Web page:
Something interesting has happened to me during this journey though. People in the church may be looking at me as if I’m losing my faith and moving away from God but internally, I feel a closeness with him I’ve never felt before. I’m not perfect by any means, but I have over the last few years, become a more kinder, compassionate person and more accepting of humanity and the human condition as a whole. The downside of all of this is that I have a lot of anger towards the place I just left and some of the people in it who tried to dictate to me what my relationship with God should be and look like. That is an area where my acceptance is still wanting and it’s area I’m still having to work through


    • Hi Stacey, thanks so much for your comment. I really identify with what you’re saying, and with the experience of drawing closer to God inwardly while appearing (to others) to be losing your faith. I’m starting to see all of this as a healthy and normal – but often painful – stage in spiritual growth. Moving on from old, familiar ways can feel dangerous and frightening, and others who are at a different stage in their faith often feel disturbed by it, not able to understand that it’s a healthy and necessary process.

      I hope to come back to the point eventually where I can read the Bible again without getting angry or upset, but I’m pretty sure that when I do I will be reading it and understanding it in a very different way to how I used to.

      I genuinely wish you all the very best in your journey – thanks again for taking the time to write.


      • DeAnn Wade says:

        I totally had forgotten that I posted to this last year. I read my words, and I am taken back to the state I was in. Did you notice I said “was”? 🙂 I can thankfully tell you that I am so much better. Things has gotten really bad last year; I felt I was losing my faith, I felt God has forsaked me.. and was watching me suffer in torment. I was in very bad shape. Last Fall, God sent reinforcements to pull me out. I can say I am no longer angry at God. I have a way to go in the trust dept. with God. He hurt me deeply, and it will take a while to recover. I still can’t read my Bible. Really weird. I just do my Jesus Caliing devo. I know that I am supposed to be doing Contempletive Prayer. I can relate to what Stacey was saying too. Except the part where she feels closer to Him. He still has left His presence from me, and still not communing with me. But, what has helped me, is that I don’t expect Him to anymore. When I quit expecting His presence and communion, it was like it all clicked. I just ACCEPTED where He had me, and it made all the difference. SO! Thank you for replying to my post. I knew you people had to be out here somewhere, just could never find you.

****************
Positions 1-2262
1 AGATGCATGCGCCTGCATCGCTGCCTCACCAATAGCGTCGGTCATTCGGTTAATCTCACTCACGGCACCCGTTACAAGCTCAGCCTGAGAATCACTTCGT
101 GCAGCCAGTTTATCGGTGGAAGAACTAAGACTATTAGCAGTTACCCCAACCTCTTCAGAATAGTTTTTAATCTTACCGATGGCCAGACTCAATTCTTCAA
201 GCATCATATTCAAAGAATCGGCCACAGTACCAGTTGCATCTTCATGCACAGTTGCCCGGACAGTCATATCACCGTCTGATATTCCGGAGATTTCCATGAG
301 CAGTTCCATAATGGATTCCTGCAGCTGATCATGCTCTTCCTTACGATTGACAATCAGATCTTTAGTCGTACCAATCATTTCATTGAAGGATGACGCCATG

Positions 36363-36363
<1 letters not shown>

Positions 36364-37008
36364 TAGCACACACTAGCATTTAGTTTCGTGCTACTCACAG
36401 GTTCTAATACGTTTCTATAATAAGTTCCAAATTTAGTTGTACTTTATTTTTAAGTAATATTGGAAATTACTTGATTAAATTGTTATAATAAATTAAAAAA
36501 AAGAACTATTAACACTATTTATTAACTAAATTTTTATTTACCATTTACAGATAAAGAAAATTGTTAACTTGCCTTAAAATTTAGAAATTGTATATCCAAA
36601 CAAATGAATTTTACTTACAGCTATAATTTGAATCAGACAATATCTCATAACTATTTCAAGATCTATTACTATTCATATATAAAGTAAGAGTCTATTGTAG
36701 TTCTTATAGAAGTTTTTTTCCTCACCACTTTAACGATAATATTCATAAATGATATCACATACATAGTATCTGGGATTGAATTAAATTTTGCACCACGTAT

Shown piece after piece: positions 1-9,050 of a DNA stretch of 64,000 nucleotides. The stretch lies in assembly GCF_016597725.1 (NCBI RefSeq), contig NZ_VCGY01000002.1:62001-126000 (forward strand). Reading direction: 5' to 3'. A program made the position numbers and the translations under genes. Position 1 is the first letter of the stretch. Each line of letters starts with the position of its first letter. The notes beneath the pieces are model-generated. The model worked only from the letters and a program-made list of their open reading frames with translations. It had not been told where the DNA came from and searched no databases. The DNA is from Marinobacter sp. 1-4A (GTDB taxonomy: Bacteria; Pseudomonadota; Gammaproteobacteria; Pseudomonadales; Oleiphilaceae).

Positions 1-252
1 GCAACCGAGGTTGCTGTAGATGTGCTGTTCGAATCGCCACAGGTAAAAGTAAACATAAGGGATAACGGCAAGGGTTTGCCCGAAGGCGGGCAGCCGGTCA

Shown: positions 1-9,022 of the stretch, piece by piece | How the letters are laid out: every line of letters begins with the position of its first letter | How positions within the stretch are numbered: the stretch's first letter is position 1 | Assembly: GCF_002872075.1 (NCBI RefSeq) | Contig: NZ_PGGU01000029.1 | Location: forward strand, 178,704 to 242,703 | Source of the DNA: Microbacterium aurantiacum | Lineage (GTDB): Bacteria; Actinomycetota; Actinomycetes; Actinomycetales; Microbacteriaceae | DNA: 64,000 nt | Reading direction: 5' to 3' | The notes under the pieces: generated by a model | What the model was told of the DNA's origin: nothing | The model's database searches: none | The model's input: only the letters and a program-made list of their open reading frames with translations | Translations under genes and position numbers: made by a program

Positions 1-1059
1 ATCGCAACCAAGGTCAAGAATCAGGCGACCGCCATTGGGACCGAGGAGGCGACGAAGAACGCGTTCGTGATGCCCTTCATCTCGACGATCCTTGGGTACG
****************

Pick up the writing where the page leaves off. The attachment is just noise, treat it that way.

• Hi DeAnn, I’m so glad you came back and found my reply! Thanks for letting me know how you’re doing. I too feel happier with where I am in my journey, and that this is where I’m meant to be at the moment. I have all sorts of unresolved questions and even apparently unanswered prayers, but that’s okay.

          There are no easy answers of course. For me one of the things that has helped is seeing a (secular) counsellor, which has helped me to come to terms with all sorts of difficult things in myself. Above all it’s helping me to accept myself with my flaws, and to emerge from a religiousness that was based mainly on fear of rejection and the need to please an imaginary authority who can never be satisfied. Others report similar experiences with seeing a spiritual director.

          Oddly I don’t feel God’s absence in quite the same way now. I still don’t sense his presence exactly, but in his apparent absence and silence, I do somehow sense a hidden presence. I know he’s there, and that’s somehow enough.

          I really wish you all the best in your journey. Do stay in touch!



  7. Janet says:

    I can relate to your blog and I have to say the Evangelical church has left me feeling confused and empty .
    Oh but I shouldn’t listen to my feelings I should listen to what the Bible says.
    At least that’s what a sister said….


    • Hi Janet, thanks so much for taking the time to comment.

      It’s so important that we listen to our feelings! Our feelings aren’t ‘right’ or ‘wrong’, they just are – and they’re usually telling us something important that we need to pay attention to, even if it doesn’t mean acting on them. And if we try to ignore them or shove them aside, they don’t go away, they just come out again in other ways which may be less helpful.

      The things is, we can’t just listen to ‘what the Bible says’, because it’s almost never saying one single, simple set-in-stone thing that can be applied to all people in all times and situations. And half the time we don’t really have a clue what it’s saying anyway, or are missing the fuller point of what it might be saying because we’ve already been told by our church what it means (to them).

      The Bible is so much richer and more complex than any of our theologies – but sometimes I think we have to lay it aside for a while, because when we read it through the limiting lenses of our inherited theology we end up doing violence to the Bible, in turn causing it to do violence to us.

      Bless you – and bless your Christian sister, who probably needs a lot of grace.